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Tuesday, April 18, 2006

Trend: Mobility: Death of the Watch

Is time running out for the wristwatch?

Surveys and sales data show that young shoppers are shunning watches for snazzier time-telling gadgets, such as cellphones and iPods.

Last year, the number of people who bought watches not in the Rolex and Patek Philippe stratosphere dropped 12% from 2004, according to a leading market research group. The runaway favorite brand for teens, Fossil Inc. of Texas, acknowledged an 18.6% decline in wholesale U.S. sales of its namesake brand.

Oakley Inc., which is based in Orange County, said watch sales fell 11% last year as it phased out digital watches and styles that weren't selling well.

For many in the cellphone generation, watches now seem about as relevant as grandfather clocks.

Piper Jaffray's semiannual report on teen preferences finds that teenagers who said they never wore a watch rose to 59% from 48%. The number of teens who said they wore a watch daily declined to 13% in this spring's survey, compared with 18% of those polled in the fall.

And 82% said they didn't plan to buy a watch in the next six months, compared with 76% last fall.

The dismal poll results caused Piper Jaffray to maintain its "neutral-to-cautious stance" on Fossil's stock.

Get the time here

via YPulse


El Gaffney said...

Prediction: The rebirth of the timepiece. The next generation of businessmen will be hip-professional (for us in advertising, less casual. for the U.S. I-banker types, more "smart" as they say in London. right?). Look for the pocketwatch to be the perfect accessory for a snazzy 3-piece suit. It's following pocketsquares as we speak. The timepiece will be complemented by a high-end, cutting edge "sports" watch with heart monitor, calorie burn count, and weather updates for daily wear. In the year two-th-owwwww-suuuhnd.

AKI SYSTEMS 2600 said...

i buy that the revival of the watch will require some convergence (like the cell phone) of other functionalities. like u suggest, some heart-monitor and health apps would be the first smart starts to gaining watch relevance. i would suggest putting TIME IN CONTEXT...just marking it in context of the sun's placement is so 1000 BC - time in relation to things in motion is where it's at. consider countdowns to ideal weight (if i stick with this diet and excercise), or investment gains updates, time until my investments hit their goal, time left for this good sunny weather, or for freelancers billable time spent on an assignment, or time until the flight check-in thus i know how long i have to relax and chill. marking the current time in space is just dead time. timex needs to put time in perspective to my life in motion - isn't that the essence of what the phone guys did to an outdated device?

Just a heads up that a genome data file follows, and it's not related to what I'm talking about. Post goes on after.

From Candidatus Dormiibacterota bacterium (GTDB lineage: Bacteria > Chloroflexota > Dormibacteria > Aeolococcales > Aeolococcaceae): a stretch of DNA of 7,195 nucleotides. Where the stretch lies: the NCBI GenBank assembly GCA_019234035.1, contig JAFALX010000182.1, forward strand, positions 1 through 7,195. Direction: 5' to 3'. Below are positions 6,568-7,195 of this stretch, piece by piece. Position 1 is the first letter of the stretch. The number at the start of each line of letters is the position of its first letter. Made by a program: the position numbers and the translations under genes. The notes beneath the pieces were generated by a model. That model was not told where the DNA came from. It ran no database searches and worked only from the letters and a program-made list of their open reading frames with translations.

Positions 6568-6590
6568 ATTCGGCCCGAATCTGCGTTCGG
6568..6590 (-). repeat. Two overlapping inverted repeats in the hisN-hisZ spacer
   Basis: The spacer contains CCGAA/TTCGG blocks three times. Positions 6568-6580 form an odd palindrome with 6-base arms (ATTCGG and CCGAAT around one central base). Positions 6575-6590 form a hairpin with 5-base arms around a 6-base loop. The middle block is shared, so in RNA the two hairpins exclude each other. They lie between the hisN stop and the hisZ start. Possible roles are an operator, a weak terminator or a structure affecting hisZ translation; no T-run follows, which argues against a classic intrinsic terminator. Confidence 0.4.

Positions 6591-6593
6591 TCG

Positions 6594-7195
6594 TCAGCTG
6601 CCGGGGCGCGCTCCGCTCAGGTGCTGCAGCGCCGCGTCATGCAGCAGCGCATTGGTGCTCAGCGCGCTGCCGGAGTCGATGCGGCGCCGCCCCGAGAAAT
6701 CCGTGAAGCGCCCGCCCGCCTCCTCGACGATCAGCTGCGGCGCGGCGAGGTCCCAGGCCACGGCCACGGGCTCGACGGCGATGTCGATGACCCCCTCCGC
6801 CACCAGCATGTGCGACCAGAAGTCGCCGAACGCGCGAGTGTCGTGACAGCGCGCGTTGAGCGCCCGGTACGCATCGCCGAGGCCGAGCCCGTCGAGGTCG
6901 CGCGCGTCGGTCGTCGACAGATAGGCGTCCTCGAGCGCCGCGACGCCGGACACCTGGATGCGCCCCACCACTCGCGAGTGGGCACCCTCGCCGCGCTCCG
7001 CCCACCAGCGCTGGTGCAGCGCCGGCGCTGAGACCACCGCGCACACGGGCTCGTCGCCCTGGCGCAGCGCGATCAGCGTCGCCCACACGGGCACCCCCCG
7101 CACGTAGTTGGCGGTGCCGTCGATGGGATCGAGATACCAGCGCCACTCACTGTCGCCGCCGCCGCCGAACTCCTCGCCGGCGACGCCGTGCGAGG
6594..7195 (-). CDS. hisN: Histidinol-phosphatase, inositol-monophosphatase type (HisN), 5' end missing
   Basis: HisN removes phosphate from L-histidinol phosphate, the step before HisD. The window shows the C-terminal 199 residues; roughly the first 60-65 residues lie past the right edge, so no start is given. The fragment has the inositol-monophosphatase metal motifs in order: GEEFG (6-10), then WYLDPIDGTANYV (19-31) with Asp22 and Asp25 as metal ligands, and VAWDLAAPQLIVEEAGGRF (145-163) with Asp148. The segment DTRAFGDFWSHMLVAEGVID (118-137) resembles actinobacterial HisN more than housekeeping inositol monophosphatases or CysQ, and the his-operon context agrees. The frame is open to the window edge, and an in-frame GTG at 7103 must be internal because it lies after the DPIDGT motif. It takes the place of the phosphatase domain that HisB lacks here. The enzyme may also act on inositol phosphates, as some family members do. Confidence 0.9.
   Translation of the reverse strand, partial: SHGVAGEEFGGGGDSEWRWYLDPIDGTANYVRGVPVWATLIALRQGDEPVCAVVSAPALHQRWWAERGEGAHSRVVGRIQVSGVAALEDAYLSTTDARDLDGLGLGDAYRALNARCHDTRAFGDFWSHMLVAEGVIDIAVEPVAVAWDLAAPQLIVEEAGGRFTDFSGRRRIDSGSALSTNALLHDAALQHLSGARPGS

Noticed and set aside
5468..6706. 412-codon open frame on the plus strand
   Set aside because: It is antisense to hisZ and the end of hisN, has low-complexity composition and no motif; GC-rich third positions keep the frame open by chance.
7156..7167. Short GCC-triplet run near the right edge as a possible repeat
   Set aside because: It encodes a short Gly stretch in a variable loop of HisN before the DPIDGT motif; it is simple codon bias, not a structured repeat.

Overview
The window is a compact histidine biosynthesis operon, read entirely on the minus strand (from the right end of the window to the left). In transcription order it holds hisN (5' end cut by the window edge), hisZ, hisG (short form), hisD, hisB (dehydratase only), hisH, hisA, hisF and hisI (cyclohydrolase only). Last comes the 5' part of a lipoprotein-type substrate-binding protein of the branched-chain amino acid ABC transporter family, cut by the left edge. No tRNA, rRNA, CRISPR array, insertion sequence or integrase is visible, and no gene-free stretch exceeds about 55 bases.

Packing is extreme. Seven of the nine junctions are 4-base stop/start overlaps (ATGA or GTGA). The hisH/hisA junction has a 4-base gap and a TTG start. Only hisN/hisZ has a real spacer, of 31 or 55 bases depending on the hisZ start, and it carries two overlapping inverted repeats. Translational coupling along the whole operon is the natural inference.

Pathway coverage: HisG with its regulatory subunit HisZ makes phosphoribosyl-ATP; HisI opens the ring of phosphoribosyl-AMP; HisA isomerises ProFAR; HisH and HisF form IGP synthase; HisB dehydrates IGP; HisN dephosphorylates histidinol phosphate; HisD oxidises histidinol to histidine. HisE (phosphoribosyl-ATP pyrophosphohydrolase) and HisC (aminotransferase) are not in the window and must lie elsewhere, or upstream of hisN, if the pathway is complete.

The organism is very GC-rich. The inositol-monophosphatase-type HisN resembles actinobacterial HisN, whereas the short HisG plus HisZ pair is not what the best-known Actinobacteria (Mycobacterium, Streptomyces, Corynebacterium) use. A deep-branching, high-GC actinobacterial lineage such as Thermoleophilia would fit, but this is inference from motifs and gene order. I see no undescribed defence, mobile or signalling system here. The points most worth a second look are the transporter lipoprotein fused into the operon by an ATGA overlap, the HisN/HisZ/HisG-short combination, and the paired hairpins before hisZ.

magnus said...

Another example of the midrange being squeezed. Swiss watches are going gangbusters - just had their best year ever. Mind you, most of that has been driven by crazy demand from China, and the government's just stuck a 20% import tax on foreign watches. My bet, though, is that'll only increase demand...

Tim said...

I also think that the demand for high class watches will increase. I am actually looking for the right watch for almost two years now and have saved some money in order to buy a high class watch. I know I don´t need it and I definitly don´t use it for telling the time. It´s an accesorie, to underline my personality.

When nobody is wearing a wristwatch anymore it´s an easy way to stand out from the crowd. And being different is what humans are about.